George Edmonds and the development of Birmingham radicalism

Thomas, Susan (2021). George Edmonds and the development of Birmingham radicalism. University of Birmingham. Ph.D.

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Abstract

This thesis examines the development of political and social radicalism in Birmingham in the first half of the nineteenth century through a biographical case study of the life of George Edmonds (1788-1868) and his impact on the town. Edmonds was a leading Birmingham radical and Clerk of the Peace for the borough from 1839 to 1864. The thesis considers the extent to which Edmonds’ rise from schoolmaster with a modest Baptist background to comfortably-off lawyer confirms or contradicts a traditional view of the town as a site of social mobility and class cohesion. The biographical approach allows a detailed exploration of his work and family life and of his role as a leading actor in Birmingham’s political and civic culture. This in turn facilitates a re-examination of the town’s radical tradition. While his alliance with Thomas Attwood in the Birmingham Political Union, 1830-32, supports the existence of a specific ‘Birmingham radicalism’ reflecting class co-operation, the 1816-20 period of radical activity culminating in Edmonds’ imprisonment, and the sharp divisions of the early Chartist period, suggest there was no consistent pattern.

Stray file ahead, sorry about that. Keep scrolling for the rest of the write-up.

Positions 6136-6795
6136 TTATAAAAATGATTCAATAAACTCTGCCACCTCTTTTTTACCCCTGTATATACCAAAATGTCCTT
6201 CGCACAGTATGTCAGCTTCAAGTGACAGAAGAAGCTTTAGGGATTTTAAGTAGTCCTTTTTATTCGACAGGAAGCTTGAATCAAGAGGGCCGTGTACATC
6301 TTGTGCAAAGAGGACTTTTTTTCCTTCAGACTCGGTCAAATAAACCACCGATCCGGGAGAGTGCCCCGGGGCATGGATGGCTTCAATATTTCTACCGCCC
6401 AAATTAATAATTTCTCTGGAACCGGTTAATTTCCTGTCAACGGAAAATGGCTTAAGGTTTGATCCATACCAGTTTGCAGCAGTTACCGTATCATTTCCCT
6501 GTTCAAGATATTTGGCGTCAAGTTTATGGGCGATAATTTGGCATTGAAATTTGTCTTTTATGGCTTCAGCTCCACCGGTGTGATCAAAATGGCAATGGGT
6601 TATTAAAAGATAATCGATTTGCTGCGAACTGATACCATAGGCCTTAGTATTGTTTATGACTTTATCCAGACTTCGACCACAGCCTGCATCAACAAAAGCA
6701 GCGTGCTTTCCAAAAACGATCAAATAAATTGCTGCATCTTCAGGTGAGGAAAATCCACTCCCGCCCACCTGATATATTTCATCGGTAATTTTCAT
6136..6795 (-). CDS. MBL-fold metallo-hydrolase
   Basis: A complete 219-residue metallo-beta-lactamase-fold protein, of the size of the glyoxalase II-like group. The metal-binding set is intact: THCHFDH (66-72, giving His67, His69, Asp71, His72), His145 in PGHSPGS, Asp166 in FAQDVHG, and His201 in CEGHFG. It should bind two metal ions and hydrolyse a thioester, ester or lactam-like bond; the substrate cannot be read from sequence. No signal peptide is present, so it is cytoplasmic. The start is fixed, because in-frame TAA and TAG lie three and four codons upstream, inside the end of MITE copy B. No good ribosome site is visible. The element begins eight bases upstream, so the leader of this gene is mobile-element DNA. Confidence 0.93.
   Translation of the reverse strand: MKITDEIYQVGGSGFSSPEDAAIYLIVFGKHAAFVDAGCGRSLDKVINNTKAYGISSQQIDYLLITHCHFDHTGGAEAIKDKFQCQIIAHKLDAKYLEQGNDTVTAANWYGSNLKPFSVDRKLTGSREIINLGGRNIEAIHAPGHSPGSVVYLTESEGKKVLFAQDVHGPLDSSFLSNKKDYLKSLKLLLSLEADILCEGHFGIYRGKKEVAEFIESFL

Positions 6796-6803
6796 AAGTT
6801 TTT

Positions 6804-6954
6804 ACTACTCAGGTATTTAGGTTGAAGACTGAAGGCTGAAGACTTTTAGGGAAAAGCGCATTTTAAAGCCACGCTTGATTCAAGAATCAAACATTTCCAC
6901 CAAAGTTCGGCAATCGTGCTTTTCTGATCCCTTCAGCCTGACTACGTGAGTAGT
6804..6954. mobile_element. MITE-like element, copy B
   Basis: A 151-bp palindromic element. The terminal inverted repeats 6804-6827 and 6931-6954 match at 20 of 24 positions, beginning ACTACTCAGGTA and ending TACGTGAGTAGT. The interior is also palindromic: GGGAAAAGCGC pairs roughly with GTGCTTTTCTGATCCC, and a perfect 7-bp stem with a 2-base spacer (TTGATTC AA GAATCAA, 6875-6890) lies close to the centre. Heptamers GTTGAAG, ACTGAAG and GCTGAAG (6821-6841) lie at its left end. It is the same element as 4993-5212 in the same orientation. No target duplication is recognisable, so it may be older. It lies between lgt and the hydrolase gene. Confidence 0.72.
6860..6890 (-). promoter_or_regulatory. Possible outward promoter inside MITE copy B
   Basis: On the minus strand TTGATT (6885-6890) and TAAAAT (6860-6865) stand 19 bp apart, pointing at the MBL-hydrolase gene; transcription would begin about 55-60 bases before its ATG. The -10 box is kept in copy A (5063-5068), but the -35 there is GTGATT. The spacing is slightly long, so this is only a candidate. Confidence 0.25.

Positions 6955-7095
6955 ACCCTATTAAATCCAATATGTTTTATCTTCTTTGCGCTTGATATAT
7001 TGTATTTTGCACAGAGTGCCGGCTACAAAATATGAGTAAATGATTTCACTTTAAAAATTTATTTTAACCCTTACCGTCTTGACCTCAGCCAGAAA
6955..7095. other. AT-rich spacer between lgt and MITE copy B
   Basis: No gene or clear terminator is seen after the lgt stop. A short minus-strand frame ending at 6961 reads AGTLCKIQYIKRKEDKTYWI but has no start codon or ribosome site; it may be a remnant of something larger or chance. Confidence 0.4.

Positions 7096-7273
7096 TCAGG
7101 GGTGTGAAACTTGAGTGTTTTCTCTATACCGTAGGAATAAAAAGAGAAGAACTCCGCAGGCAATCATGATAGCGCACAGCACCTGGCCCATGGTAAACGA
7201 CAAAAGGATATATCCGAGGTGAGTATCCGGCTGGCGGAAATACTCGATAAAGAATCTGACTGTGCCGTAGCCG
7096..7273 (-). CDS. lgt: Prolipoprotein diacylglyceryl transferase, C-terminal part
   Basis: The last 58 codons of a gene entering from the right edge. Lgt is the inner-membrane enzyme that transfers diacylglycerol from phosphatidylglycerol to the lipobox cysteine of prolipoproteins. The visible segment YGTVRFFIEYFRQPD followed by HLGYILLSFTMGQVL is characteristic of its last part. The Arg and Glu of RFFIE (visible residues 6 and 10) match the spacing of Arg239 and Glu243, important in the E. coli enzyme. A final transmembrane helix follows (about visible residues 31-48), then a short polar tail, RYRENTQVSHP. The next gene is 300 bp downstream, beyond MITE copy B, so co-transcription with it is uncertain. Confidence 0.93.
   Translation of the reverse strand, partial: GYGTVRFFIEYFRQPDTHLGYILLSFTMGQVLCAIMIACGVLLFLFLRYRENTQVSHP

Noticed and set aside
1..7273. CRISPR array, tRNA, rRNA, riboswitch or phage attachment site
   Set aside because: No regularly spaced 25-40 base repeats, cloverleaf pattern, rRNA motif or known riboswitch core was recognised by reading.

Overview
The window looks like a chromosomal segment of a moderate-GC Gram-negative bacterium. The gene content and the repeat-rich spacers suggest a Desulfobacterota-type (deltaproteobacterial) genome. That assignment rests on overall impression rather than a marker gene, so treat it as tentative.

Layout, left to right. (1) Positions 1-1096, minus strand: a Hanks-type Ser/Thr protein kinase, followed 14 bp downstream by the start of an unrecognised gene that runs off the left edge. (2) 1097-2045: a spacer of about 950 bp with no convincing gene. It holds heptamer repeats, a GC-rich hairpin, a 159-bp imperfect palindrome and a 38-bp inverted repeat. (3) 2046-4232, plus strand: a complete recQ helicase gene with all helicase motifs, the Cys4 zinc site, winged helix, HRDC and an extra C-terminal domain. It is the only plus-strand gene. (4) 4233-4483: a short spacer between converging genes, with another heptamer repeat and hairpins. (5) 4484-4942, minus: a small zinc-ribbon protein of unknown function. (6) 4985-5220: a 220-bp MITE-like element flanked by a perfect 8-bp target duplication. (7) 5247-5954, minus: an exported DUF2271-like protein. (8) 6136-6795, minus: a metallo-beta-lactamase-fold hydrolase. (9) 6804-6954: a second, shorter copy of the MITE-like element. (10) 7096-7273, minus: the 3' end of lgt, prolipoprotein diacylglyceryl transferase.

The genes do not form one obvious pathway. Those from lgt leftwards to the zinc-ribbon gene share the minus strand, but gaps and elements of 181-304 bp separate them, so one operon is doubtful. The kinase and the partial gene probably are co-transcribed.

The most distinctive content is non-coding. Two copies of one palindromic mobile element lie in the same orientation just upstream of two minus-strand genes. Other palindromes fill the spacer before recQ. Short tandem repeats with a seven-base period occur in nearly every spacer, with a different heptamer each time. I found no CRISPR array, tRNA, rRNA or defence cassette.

Scrutiny of under-used records, coupled with improved search facilities for genealogical and newspaper sources, have facilitated the exploration of Edmonds’ family background, civic engagement and beliefs, including his interactions with the ideas of popular radicalism, Benthamism and Owenism. The portrait that emerges is further enhanced by an examination of Edmonds’ work on a new ‘Universal’ Alphabet and Language. The thesis adds significantly to an understanding of Birmingham’s social and political history through exploring the life of a neglected radical, George Edmonds, throwing light on social mobility, local and national radicalism and class relations in the nineteenth century.

Type of Work: Thesis (Doctorates > Ph.D.)
Award Type: Doctorates > Ph.D.
Supervisor(s):
Supervisor(s)EmailORCID
Dick, MalcolmUNSPECIFIEDUNSPECIFIED
Smith, LeonardUNSPECIFIEDUNSPECIFIED
Licence: All rights reserved
College/Faculty: Colleges (2008 onwards) > College of Arts & Law
School or Department: School of History and Cultures, Department of History
Funders: None/not applicable
Subjects: D History General and Old World > D History (General) > D204 Modern History
D History General and Old World > DA Great Britain
URI: http://etheses.bham.ac.uk/id/eprint/11505

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